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Your Health

Crustless pie avoids messes, calories and soggy bottoms

Photo Courtesy Of AicrWhat Sparkling Apple Crumple lacks in crust, it more than makes up for with heapings of apples, cranberries, raisins and walnuts.


My doctor tells a great story about the perfect holiday pie his Italian mother makes. She lives in Florida, so after missing a few Christmases together, he took his family down to be with her after she turned 90. He assumed she would not be preparing this time-consuming, complicated dessert, but there it was – his dream dish her grandchildren had all heard about.

The crust, as rich, crumbly and delicious as he remembered, brought tears to his eyes, even as he murmured the obligatory, “Ma, you shouldn’t work so hard. The crust alone must take you hours.”

“Don’t be stupid,” she replied. “I bought it at the supermarket.”

Most of us would rather not deal with making piecrust either. And we do not want the liberal amount of fat calories found in a great crust or the soggy bottom crust underlying most pies. If you agree, here is how to avoid all three.

This beautiful “crumple,” sparkling as a sugar-plum fairy, has no bottom crust, just a generous filling of apples, cranberries, raisins and walnuts heaped into a pie plate. Its “crust” is an elegant puff made by crumpling a few sheets of phyllo dough. The sparkle comes from a light dusting of sugar – be heavy-handed and the effect will be more of a snowy blizzard.

Do take care to follow directions for changing the oven temperature. The changes ensure that the filling bakes properly and the phyllo comes out golden brown and enchantingly glazed.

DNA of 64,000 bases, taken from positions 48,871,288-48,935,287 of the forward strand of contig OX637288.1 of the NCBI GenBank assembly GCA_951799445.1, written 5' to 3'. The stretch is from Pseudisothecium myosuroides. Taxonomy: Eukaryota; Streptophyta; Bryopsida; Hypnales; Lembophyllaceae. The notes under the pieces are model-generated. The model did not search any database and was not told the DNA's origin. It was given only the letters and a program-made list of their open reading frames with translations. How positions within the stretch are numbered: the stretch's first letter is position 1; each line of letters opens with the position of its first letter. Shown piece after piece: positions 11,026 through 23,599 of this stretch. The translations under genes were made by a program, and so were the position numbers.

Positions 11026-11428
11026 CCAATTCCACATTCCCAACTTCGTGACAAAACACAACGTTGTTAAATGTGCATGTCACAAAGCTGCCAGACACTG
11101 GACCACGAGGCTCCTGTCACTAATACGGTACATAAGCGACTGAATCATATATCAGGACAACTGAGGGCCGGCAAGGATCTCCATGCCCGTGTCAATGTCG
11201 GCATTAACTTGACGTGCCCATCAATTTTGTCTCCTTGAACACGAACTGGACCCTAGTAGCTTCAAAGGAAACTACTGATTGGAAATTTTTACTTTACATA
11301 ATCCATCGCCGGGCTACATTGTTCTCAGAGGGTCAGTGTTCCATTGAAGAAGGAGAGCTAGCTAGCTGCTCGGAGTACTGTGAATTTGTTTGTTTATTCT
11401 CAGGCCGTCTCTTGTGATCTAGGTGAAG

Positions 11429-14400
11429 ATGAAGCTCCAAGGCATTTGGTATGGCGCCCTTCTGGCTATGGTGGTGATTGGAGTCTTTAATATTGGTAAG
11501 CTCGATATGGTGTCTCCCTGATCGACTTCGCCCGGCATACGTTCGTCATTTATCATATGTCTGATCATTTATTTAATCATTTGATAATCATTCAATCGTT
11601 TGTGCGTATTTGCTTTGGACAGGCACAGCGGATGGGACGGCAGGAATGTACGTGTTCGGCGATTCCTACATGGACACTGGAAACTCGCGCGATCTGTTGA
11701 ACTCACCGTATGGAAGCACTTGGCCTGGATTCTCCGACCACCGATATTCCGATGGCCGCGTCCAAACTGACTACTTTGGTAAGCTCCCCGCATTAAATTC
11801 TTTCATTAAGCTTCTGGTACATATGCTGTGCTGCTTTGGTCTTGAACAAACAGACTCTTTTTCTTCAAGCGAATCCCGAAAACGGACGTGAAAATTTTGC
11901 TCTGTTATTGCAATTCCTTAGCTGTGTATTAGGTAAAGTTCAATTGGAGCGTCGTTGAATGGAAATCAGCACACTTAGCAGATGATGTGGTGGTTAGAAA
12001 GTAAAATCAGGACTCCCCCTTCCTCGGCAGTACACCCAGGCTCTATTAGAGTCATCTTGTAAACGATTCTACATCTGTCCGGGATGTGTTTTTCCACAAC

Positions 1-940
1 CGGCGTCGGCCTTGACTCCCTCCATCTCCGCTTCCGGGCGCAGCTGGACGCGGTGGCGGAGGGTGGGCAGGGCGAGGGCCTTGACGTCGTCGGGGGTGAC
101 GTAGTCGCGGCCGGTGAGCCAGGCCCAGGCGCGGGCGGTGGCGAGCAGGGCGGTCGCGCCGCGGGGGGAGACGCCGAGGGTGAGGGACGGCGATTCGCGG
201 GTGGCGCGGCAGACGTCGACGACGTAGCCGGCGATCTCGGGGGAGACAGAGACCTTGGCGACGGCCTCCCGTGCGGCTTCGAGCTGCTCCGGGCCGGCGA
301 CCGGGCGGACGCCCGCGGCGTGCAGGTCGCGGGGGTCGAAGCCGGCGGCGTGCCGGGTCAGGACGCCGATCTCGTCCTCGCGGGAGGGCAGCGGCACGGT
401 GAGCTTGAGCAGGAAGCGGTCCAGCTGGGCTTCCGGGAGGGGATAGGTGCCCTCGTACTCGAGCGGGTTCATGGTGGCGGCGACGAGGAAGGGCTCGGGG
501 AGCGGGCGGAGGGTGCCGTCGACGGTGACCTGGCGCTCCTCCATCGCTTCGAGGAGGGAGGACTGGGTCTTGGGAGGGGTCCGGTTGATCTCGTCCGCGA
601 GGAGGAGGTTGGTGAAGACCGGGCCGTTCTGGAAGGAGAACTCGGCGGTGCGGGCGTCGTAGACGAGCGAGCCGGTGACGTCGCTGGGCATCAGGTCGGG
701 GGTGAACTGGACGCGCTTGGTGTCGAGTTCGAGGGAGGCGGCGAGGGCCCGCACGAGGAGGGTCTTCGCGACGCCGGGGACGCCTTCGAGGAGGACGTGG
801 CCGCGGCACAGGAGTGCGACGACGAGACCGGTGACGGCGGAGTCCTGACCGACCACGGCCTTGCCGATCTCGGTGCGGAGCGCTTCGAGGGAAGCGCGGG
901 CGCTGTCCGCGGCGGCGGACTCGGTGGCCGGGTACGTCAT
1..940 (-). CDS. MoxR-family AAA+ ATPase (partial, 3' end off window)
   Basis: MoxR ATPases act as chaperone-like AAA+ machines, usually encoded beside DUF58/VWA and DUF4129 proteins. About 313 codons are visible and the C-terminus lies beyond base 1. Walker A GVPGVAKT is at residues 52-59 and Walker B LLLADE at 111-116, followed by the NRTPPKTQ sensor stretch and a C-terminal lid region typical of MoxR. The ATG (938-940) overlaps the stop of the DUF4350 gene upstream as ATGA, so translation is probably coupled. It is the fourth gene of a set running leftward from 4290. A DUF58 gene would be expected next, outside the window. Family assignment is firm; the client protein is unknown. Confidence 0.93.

Sparkling Apple Crumple

• 4 (13x17-inch) sheets phyllo dough

• Canola cooking spray

• 3 Granny Smith or Golden Delicious apples, peeled, cored and thinly sliced

• 1/4 cup brown sugar, firmly packed

• 1 teaspoon ground cinnamon

• 4 gratings fresh nutmeg

• 1/4 cup walnuts, chopped

• 1/4 cup dried cranberries

• 1/4 cup golden raisins

• 2 tablespoons unsalted butter, melted

• 2 teaspoons confectioners’ sugar


Approximately 1 hour before preparing crumple, remove package of phyllo dough from refrigerator and let sit until it reaches room temperature. Remove four sheets. Loosely roll into tube, seal in plastic wrap and set aside. Return remaining phyllo to refrigerator or freezer, per package directions.

Preheat oven to 375 F. Coat 9x1.5-inch pie plate, preferably ovenproof glass, with cooking spray and set aside.

In mixing bowl, toss apples with sugar, cinnamon and nutmeg to coat fruit evenly. Add nuts, cranberries and raisins and toss until nuts and fruit are well combined. Transfer filling to prepared pie plate, spreading evenly.

Unroll sheets of phyllo. Remove one sheet of phyllo and place on work area. Immediately cover remaining dough with plastic wrap, covering completely so that it does not dry out. With one sheet of phyllo on counter in front of you, brush long edge facing you generously with melted butter. Gently gather phyllo together from either side, lift and crumple into loose ball approximately 5 inches in diameter. Set crumpled phyllo over approximately one-quarter of fruit. Repeat with remaining phyllo, leaving some space at edge of pie plate for juices to bubble up.

Bake for 10 minutes. Reduce oven to 325 F and bake for 20 minutes longer. Remove crumple from oven and increase oven temperature to 400 F. Sprinkle confectioners’ sugar over phyllo, dusting lightly. Return to oven for 10 minutes or until phyllo is golden brown and sugar has melted to a glaze. Heavily dusted spots will remain white.

Let crumple stand for 10-60 minutes. Serve warm – phyllo gets soggy if the crumple stands longer. Cut crumpled phyllo with serrated knife. Serve using large spoon to scoop up filling.

Makes 8 servings.

Per serving: 170 calories, 6 g total fat (2 g saturated fat), 29 g carbohydrate, 2 g protein, 2 g dietary fiber, 50 mg sodium.

Dana Jacobi is author of “12 Best Foods Cookbook” (Rodale Books, 2005) and a contributor to AICR’s “The New American Plate Cookbook: Recipes for a Healthy Weight and a Healthy Life” (University of California Press, 2005).

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